Diversity in Diplomacy AU’s Payne and Rangel Fellows Explore Careers in Foreign Service
A rising senior and two alumni intent on US Foreign Service careers are one step closer with their selections to the US State Department’s Charles B. Rangel International Affairs and USAID Donald M. Payne International Graduate Fellowship programs.
Janelle Gray, SIS/BA ’21, beat out 1,092 applicants to win one of 15 spots for the Rangel Summer Enrichment Program, a six-week overview of the current issues, trends, career opportunities in international affairs. Tiffany King, SIS/BA ’16, has been selected for the Rangel Graduate Fellowship Program, and Mariam Khorenyan, SPA/BA ’17, will join the Payne Graduate Fellowship Program.
Rangel and Payne were members of Congress from New York and New Jersey, respectively, who were known for their service and leadership in global affairs. The programs named for them promote excellence and diversity in the US Foreign Service, and encourage members of minority groups to apply. Each program funds two years of graduate study, internships, and professional development activities, and if completed, leads to appointment in the Foreign Service.
“The purpose of these leadership development awards is to encourage students to enter these careers,” says Paula Warrick, director of the Office of Merit Awards, which advises students and alumni as they apply for these and other highly-competitive awards. “They still have to pass the oral portion of the foreign service exam to be inducted, but they’ll receive all sorts of special mentoring in skills that will help determine whether they will be able to meet other benchmarks down the road.”
Gray’s interest in the world stems from being part of an immigrant family—her mother is from Jamaica. “If you don’t have that experience of coming from an immigrant family,” Gray says, “you don’t necessarily know how big the world is and how much more there is to learn about it. I wanted to know more.”
She also learned a great deal from her host mother when she was a Gilman Scholar in Kenya. “She was kind of the leader of her community. A widowed single mother in her thirties who had a coffee farm, a tea farm, a business—she was an entrepreneur, providing jobs to a lot of women in her community,” recalls Gray. “She didn’t let us sit down: we picked tea, milked cows. She wanted us to be involved, and it was incredible to see that.”
Gray says becoming a US diplomat means representing all US citizens, and therefore developing foreign service leadership that reflects the nation’s diversity is important. “Representation really matters. Brown and black people like me need to be considered as part of these very important conversations,” she says.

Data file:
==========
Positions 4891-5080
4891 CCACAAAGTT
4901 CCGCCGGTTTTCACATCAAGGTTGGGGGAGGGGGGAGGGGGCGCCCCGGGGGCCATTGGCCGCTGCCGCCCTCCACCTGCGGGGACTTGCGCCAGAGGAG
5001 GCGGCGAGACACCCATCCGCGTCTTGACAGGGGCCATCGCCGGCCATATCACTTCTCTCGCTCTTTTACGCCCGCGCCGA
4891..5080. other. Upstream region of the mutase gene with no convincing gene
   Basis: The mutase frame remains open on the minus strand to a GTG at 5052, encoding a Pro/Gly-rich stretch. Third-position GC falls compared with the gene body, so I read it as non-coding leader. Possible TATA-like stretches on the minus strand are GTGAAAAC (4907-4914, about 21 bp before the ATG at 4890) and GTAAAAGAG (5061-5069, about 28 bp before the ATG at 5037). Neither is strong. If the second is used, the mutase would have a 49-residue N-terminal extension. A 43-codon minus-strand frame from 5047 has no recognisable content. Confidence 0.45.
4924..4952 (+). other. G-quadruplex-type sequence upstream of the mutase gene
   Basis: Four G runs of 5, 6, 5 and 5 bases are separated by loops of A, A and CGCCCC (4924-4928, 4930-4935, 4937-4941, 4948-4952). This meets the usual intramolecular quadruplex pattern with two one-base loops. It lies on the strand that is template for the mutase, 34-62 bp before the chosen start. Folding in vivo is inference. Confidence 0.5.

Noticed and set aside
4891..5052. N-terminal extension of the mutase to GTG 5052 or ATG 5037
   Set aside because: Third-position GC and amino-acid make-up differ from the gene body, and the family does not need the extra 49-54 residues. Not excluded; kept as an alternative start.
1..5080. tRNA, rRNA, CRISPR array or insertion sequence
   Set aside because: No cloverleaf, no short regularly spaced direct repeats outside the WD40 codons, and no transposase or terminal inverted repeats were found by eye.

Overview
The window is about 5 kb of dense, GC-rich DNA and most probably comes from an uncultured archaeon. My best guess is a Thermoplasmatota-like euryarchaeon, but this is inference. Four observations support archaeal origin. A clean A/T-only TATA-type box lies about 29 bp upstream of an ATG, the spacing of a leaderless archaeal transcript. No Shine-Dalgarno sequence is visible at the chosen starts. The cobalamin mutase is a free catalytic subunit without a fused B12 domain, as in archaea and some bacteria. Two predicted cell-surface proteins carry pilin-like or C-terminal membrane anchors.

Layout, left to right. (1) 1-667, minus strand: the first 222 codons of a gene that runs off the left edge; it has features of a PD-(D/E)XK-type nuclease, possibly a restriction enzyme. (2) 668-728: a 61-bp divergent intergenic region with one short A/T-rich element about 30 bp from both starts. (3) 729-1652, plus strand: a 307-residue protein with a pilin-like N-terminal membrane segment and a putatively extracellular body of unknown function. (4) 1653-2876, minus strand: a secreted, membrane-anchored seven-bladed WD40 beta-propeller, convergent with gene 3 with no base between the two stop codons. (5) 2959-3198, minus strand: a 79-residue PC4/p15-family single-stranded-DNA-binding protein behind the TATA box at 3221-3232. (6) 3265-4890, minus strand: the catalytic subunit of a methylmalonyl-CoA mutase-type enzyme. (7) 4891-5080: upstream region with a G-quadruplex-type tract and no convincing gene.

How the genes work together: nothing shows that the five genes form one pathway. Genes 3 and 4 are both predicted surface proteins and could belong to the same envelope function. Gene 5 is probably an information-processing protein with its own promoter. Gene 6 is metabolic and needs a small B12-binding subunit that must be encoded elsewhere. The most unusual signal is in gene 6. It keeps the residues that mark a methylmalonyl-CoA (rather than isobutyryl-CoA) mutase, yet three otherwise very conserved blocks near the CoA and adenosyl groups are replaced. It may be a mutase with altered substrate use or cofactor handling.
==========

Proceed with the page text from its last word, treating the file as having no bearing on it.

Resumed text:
King, a first-generation American whose parents emigrated from Barbados and Guyana, has dreamed of a foreign service career since she was in high school. She’s headed to Georgetown University to earn a master’s degree in the Global Human Development program.
“I know not every American has a passport, but since I was a girl I always had one, and traveling from a young age is what got me interested in the world,” says King, who has spoken both English and Spanish from an early age and has studied Japanese and Chinese.
King has spent time in East Asia, and she thinks China and Japan need a more realistic representation of what the United States actually looks like. “These are homogenous societies,” she observed. “In China I was stared at because I wasn’t white and blonde like a lot of my colleagues. In Asia it’s predominantly white and Asian, and this lack of diversity means they don’t understand that America is a culture of immigrants, and that every nation that is out there we have, represented, here,” King explains.
Khorenyan, who was born in Armenia and emigrated to the US when she was 13, will attend New York University to earn her master’s degree in global affairs with a specialty in transnational security. A former Peace Corps volunteer, Khorenyan says she thought about a career in the foreign service as an undergraduate, “but it never seemed like a possibility because I never saw someone who looked like me speaking about this possibility.”
Khorenyan wants to help change that. “The fellowships all have the same mission in mind: to bring diversity and new voices to the foreign service. So, I want to use my voice, my experience as an immigrant, and my service in the Peace Corps.”
Like Gray and King, Khorenyan says public service has been a recurring theme in her college and adult life. “I want to give back, because I feel I have been given so much—so many incredible opportunities,” Khorenyan says.
These opportunities include—for all three scholars—the chance to show the next generation that a diplomat can look just like they do.